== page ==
Mike Long of Air Orlando Sales in Florida says a 2005 Cessna 172S with 1,900 hours on it that in a normal economy would sell for between $155,000 and $162,000 is on the market for $135,000. The aircraft is equipped with the Garmin G1000 avionics suite. That’s bringing in tire kickers, but they are still reluctant to sign the deal.

Long said the bad economy started in 2006 but, “Everyone was too busy to see it coming.” In 2007 the economy slowed noticeably, Long said. Then almost overnight on a day in mid-October 2008 the crisis hit with unexpected intensity.

Howard and George Van Bortel are also seeing lower prices at their Cessna dealership in Arlington, Texas, where a 142-hour total-time Cessna Skylane that in a normal economy sells for $305,000 instead costs $269,500. But they are finding buyers. By March 18 they had equaled the sales total of 10 aircraft sold in March 2007. However, they sell jets, too.

The business jet story for the Van Bortels is different and with a wicked twist–no buyers. A used Cessna Citation CJ3 that in a normal economy would cost $7 million is going for $5.5 million. A CJ2 that in a normal economy would cost $5.5 million is priced instead at $3.5 million. And a used older straight CJ that last year sold for $2 million is available for $1.5 to $1.7 million. They noted that the current issue of Controller lists 748 used Cessna jets for sale, but a year ago the number was half that.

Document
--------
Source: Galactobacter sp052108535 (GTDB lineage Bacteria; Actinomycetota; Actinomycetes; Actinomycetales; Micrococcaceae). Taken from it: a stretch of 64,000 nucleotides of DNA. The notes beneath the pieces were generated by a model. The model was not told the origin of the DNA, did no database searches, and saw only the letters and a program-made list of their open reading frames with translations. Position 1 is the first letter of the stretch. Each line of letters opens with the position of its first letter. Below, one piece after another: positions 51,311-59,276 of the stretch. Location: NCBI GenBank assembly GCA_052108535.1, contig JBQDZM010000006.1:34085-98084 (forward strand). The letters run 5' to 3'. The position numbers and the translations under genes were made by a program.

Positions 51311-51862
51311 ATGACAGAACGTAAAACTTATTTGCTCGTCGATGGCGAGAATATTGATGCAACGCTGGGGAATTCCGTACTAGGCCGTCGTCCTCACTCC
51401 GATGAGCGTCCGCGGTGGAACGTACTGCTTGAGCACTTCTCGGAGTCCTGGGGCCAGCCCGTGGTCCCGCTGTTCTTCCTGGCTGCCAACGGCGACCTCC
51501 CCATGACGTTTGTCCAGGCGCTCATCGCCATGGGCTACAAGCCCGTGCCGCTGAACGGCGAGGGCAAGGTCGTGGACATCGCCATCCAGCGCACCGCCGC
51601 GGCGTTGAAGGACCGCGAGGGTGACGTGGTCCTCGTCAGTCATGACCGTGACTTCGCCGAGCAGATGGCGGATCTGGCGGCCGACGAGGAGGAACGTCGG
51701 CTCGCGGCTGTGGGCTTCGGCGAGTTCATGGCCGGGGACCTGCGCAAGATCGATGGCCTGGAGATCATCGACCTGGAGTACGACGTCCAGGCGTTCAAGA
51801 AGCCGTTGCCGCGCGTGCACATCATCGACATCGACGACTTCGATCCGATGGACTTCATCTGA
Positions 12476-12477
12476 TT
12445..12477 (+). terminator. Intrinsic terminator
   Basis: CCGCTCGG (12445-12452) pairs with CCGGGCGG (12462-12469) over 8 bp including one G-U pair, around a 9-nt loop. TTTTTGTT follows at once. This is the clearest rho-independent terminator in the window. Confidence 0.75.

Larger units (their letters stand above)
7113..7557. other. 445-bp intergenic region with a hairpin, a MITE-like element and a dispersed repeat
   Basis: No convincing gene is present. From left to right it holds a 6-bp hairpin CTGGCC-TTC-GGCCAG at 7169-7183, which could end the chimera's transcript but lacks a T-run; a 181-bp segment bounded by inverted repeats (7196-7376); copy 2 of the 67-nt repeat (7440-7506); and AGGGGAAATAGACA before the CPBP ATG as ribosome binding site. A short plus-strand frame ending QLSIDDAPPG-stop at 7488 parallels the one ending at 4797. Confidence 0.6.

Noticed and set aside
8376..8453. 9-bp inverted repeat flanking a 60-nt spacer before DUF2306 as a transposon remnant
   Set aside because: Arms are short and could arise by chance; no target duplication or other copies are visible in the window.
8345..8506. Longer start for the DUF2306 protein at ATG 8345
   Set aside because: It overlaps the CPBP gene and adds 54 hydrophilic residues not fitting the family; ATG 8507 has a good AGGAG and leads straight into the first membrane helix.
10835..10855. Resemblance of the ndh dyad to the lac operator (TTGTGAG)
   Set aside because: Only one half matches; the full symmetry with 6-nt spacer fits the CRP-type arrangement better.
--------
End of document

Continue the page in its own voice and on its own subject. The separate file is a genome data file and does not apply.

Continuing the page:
The recession is hard on the dealers, too. Rich Manor of Tom’s Aircraft at Long Beach, another Cessna dealer, described what it’s like on a daily basis to sell aircraft in this market, and his e-mail to AOPA Pilot is printed verbatim below.

What follows is an e-mail from Rich Manor of Tom’s Aircraft:

“Aircraft sales have dropped dramatically over the last nine months, particularly new aircraft. Used aircraft prices have dropped significantly, so there is at least action on pre-owned aircraft which are market priced. The same cannot be said for new aircraft.

 “We are a Cessna dealer, and Cessna has cut production,” Manor continues.  “However, even at the lower volume of new aircraft entering the market, we are still carrying more inventory. Our holding costs are higher too, as wholesale financing has dried up and we’re paying higher interest rates for longer periods of time on our inventory aircraft.  Those factors coupled with deep discounts required to sell new airplanes, make it very difficult to make a profit in this market.
 
“Retail financing is also tougher to get as lenders have tighter qualification requirements, and are much more conservative on terms. For example, Cessna Finance Corporation, who used to do 80 percent of our deals which were financed, raised their retail rates to almost two full points above the competition on single engine piston aircraft.
 
“As far as turboprops go, we are also a new Caravan dealer, and that market has slowed as well although not nearly as bad as light piston aircraft. Cessna recently upgraded the Caravan to [Garmin] G1000 and TKS [deicing system], so we’re still working through the backlog of orders that those two enhancements created. Even though production volume on Caravans is relatively low, in my opinion, if this market continues, it’s only a matter of time before the Caravan market will suffer.”
–Rich Manor, Tom’s Aircraft